ITHACA, N.Y. – No self-respecting construction engineer would ever choose pure calcite – a weak, brittle mineral found in chalk – as a building material.
But what if you could somehow strengthen calcite by a factor of two or more, the way a mollusk has done through the evolutionary process to protect itself from sharp-toothed predators?
Well, you still might not choose hardened calcite to build your home, but it might have other applications that, by virtue of its availability, could make it an attractive option for low-strength fabrication needs.
Cornell researchers, together with a team from the University of Leeds (U.K.), have jointly led an expansive, years-long international collaboration that has resulted in a paper detailing the ability to control and increase resistance to deformation in pure calcite through the introduction of amino acids.
The paper, "Tuning hardness in calcite by incorporation of amino acids," is published this month in Nature Materials.
"Why is it that a mollusk at the bottom of the ocean can make a single crystal of calcite that's solidly twice as hard as a naturally occurring, pure geologic calcite?" asked Shefford Baker, Cornell associate professor in the Department of Materials Science and Engineering.
That was the question he and colleague Lara Estroff, also an associate professor of materials science and engineering and a member of the Kavli Institute at Cornell for Nanoscale Science, had sought to answer through approximately six years of research.
Estroff and Baker worked with an international team. Fiona Meldrum and Yi-Yeoun Kim from Leeds co-led the study; additional collaborators included current Cornell graduate student Joseph Carloni and former grad student Miki Kunitake, both jointly advised by Estroff and Baker, and nine others from the United Kingdom and Israel.
"I don't think there's any way that all of these teams, having done their parts in isolation, could have come up with this paper," Baker said. "I don't think all the connections would have been understood."
The answer lies in aspartic acid (Asp) and glycine (Gly), amino acids that – when added in precise, controlled amounts – increased single-crystal calcite's hardness to values equivalent to biogenic calcite.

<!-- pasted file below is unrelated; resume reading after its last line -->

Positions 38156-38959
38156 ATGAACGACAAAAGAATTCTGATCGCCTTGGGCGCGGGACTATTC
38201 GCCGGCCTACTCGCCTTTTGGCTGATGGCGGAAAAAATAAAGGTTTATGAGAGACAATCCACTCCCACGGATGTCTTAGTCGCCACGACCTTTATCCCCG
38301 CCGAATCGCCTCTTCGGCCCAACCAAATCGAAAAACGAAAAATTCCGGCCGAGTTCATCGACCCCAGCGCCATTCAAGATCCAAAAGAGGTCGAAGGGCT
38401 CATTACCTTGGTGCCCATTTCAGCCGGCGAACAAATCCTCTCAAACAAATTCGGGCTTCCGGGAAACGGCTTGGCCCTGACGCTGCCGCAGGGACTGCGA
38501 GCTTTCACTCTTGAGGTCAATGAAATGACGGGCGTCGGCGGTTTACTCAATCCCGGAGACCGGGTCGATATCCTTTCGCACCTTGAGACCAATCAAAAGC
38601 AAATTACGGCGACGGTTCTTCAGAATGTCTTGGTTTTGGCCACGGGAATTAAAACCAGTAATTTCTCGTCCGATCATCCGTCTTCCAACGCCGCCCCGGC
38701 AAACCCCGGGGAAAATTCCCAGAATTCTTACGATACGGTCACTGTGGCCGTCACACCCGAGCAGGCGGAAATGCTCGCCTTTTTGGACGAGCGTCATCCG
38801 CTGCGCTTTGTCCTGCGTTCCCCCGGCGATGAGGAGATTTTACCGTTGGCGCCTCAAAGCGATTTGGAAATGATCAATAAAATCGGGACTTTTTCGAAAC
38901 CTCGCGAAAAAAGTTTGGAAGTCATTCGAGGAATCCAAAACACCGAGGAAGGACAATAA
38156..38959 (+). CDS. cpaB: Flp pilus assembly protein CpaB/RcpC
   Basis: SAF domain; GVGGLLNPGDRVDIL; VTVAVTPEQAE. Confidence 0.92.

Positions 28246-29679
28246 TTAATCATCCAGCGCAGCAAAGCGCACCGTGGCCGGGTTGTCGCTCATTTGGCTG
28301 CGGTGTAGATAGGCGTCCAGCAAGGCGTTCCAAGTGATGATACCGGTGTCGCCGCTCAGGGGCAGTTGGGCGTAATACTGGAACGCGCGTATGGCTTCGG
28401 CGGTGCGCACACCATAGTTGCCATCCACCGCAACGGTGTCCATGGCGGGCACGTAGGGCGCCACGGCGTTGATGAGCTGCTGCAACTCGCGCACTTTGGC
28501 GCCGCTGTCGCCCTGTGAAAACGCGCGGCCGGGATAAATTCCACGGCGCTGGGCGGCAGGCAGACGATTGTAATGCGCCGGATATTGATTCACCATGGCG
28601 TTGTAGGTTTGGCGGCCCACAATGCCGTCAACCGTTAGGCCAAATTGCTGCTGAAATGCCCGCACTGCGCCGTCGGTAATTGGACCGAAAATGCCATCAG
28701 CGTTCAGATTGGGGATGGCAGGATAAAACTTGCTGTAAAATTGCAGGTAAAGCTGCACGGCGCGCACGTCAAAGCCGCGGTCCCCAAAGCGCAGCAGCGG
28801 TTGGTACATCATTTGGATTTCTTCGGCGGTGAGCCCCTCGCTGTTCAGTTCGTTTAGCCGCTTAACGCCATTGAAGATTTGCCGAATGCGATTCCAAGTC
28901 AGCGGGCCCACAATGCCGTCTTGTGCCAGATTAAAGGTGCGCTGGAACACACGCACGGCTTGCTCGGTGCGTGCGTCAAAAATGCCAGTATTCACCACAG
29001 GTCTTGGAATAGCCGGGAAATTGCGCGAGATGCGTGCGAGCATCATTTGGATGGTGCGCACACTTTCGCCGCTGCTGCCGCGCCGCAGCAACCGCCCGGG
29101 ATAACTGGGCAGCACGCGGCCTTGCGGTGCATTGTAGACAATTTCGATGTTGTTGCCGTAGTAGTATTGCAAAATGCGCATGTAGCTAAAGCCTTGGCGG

To create the model biominerals, the Meldrum group grew single-crystal calcite samples in a solution containing either Asp or Gly, the amount of amino acid present in the mineral dependent on the concentration of molecules in the solution.
"This was really a breakthrough," Estroff said, "to be able to have controlled and very well quantified amounts of amino acids within single crystals."
The structural characterization of these crystals required highly specialized techniques and the expertise of multiple researchers. Kirsty Penkman's group (University of York) precisely quantified the concentration of amino acids within the calcite crystals, and Melinda Duer's group (University of Cambridge) demonstrated that the molecules were distributed individually rather than in clumps.
In parallel, a group led by John Harding (University of Sheffield) conducted atomistic computer simulations to determine how the amino acid molecules were fit into the calcite lattice, and Kim, along with Boaz Pokroy (Technion) and researchers at the Diamond Light Source (U.K.), characterized the distortions the molecules induced in the calcite lattice.
Using this data, the Cornell team determined how far apart in nanometers the molecules were from each other. Then by comparing hardness measured by nanoindentation, they showed hardness was determined by the force needed to cut, or break, the covalent bonds within the amino acids.
The hardness of the model biominerals were the largest reported to date in man-made synthetic calcite and are consistent with those measured in naturally occurring biogenic calcites.
"This certainly opens up the door for us to think about how hard calcite could be made," Baker said. "Now that we're starting to understand the control mechanisms, the question is, could we make a system in which we go further than this?"
Funding for this research came from grants from the National Science Foundation and the Engineering and Physical Sciences Research Council (U.K.). This work made use of the Cornell Center for Materials Research Shared Facilities, which are supported by the NSF.